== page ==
The Criminal Code (Qld) creates all of Queensland’s most serious offences, except for drug offences. Drug offences are created by the Drugs Misuse Act 1986 (Qld). Examples of other Queensland Acts that contain specific offence types include the Weapons Act 1990 (Qld) (weapon offences) and the Transport Operations (Road Use Management) Act 1995 (Qld) (traffic offences).
The Criminal Code (Qld) generally sets maximum penalties at 1, 3, 5, 7, 10 and 14 years’ imprisonment, and life imprisonment for the most serious offences. There are some examples of (mostly sexual) offences that have 20 year and 25-year maximum penalties.
Many offences have several different maximum penalties, depending on whether or not ‘circumstances of aggravation’ apply. These can be additional facts that make the offence more serious. The offence of assaults occasioning bodily harm is an example. The maximum penalty is 7 years’ imprisonment for the ‘simpliciter’ offence (without a circumstance of aggravation). However, it is 10 years if the offender is, or pretends to be, armed with any dangerous or offensive weapon or instrument or is ‘in company’ with someone else (‘aggravating circumstances’).
Examples of maximum penalties
Find out more about some examples of more commonly used Queensland offences, and the maximum penalties that apply under the:
Yes. Names of Acts of Parliament also have the year that they were originally passed by the Parliament. For example, one of the oldest Acts, Queensland’s Criminal Code, is dated 1899 – and it formally became law in 1901.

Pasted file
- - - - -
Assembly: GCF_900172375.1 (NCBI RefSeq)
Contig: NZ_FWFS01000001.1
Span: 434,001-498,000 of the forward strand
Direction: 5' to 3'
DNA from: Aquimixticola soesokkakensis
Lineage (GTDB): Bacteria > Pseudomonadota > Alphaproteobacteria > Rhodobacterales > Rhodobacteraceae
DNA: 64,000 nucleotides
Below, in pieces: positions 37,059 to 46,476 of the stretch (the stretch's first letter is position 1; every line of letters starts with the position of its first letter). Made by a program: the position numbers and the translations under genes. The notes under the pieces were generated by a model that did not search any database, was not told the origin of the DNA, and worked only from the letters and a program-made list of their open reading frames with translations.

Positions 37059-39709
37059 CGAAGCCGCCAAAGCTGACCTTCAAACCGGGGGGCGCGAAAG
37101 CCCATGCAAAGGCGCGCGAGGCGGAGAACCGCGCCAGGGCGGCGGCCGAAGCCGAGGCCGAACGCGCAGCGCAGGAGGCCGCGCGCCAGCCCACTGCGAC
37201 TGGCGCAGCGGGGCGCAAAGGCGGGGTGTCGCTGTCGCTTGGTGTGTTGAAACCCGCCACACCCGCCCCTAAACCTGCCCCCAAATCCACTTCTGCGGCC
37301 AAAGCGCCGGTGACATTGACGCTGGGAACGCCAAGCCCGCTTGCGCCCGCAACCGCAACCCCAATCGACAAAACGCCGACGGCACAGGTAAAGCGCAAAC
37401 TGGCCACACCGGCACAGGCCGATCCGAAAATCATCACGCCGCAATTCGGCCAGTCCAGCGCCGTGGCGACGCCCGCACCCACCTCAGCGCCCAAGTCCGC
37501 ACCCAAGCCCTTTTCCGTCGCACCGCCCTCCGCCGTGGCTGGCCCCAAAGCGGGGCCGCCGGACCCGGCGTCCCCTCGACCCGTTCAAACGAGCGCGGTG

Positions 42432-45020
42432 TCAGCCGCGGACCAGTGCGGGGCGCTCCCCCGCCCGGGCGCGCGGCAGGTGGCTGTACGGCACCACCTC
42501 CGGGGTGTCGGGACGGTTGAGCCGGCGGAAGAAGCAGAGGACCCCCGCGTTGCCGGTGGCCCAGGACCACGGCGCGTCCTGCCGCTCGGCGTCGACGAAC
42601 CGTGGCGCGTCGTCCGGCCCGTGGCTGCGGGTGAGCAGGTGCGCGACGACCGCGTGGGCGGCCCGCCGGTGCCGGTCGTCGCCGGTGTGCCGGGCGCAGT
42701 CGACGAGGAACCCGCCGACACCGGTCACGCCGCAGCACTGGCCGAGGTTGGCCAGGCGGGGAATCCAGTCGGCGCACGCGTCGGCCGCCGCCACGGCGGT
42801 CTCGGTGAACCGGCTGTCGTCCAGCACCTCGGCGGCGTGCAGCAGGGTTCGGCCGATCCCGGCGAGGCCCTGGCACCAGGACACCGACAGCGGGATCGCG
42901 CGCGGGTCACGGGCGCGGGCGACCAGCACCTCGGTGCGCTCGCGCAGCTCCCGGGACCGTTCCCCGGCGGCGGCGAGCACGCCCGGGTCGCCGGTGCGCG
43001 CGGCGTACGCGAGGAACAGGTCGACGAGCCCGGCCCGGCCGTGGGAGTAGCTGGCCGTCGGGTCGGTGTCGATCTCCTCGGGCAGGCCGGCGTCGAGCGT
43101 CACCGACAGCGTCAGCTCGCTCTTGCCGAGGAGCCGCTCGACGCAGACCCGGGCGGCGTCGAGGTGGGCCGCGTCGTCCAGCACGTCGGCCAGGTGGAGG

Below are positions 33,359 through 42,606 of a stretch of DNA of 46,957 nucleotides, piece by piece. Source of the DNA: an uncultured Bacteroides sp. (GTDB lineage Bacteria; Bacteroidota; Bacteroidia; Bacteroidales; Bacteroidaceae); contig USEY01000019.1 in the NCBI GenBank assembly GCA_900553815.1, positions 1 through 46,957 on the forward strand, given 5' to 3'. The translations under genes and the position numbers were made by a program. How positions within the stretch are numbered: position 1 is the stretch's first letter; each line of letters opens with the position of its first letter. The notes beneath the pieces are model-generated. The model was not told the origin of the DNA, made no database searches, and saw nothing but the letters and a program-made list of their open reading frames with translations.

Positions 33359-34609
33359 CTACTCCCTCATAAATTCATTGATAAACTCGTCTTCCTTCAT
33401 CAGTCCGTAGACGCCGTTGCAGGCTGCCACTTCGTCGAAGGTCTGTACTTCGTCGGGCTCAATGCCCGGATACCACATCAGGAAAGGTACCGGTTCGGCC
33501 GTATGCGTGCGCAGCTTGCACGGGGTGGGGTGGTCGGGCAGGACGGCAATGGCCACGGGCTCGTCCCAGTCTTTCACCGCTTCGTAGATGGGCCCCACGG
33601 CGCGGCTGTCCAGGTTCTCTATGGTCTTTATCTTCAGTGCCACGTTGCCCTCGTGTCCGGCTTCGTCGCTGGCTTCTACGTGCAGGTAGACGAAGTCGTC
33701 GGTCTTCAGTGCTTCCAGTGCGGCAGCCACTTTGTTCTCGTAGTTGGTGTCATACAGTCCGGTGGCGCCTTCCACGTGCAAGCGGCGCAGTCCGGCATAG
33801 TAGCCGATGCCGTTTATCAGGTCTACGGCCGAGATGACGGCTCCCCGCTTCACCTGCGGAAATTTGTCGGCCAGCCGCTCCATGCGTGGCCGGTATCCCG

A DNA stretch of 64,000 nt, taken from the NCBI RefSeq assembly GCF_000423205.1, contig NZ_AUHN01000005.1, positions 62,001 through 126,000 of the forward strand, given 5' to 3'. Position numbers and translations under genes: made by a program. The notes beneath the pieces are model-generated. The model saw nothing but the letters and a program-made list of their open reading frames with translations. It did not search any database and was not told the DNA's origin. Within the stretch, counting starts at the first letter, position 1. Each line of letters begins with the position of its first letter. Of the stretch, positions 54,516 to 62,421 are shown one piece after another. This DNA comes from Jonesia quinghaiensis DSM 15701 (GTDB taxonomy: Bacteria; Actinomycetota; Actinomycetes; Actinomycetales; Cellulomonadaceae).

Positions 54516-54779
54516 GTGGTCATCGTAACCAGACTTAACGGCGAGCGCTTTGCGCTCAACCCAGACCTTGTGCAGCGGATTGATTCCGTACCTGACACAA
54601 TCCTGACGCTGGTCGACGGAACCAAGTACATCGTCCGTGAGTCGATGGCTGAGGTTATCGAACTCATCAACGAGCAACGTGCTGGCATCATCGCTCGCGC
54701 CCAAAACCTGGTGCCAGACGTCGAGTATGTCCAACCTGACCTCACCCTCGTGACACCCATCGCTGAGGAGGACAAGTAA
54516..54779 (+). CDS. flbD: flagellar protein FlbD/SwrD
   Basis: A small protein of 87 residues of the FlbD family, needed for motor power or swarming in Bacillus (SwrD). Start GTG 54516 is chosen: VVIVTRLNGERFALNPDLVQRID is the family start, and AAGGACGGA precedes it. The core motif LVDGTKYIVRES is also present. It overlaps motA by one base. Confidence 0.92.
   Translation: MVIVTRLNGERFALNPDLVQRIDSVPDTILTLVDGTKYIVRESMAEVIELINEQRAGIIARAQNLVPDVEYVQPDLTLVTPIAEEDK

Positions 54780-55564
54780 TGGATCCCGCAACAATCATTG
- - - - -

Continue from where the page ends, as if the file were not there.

However, Parliament often updates legislation so that offences, their details and the penalties that apply are up to date with community standards.
Parliament can also create new offences, too. For example, the offence of stalking commenced in the Criminal Code in 1993 (maximum: 5, 7 or 10 years). Choking, suffocation or strangulation in a domestic setting commenced in 2016 and has a 7-year maximum penalty.
Legislation sets the maximum penalties for each offence and also includes rules about what level of court can deal with different types of offences.
There are 3 different levels of Queensland courts that sentence adult offenders:
- Magistrates Courts (lowest level)
- District Court of Queensland
- Supreme Court of Queensland (highest level).
At the first level, the Magistrates Courts cannot impose a prison sentence of more than 3 years. There is an exception where the Court is sitting as the Queensland Drug and Alcohol Court, in which case the Court can impose a sentence of up to 4 years.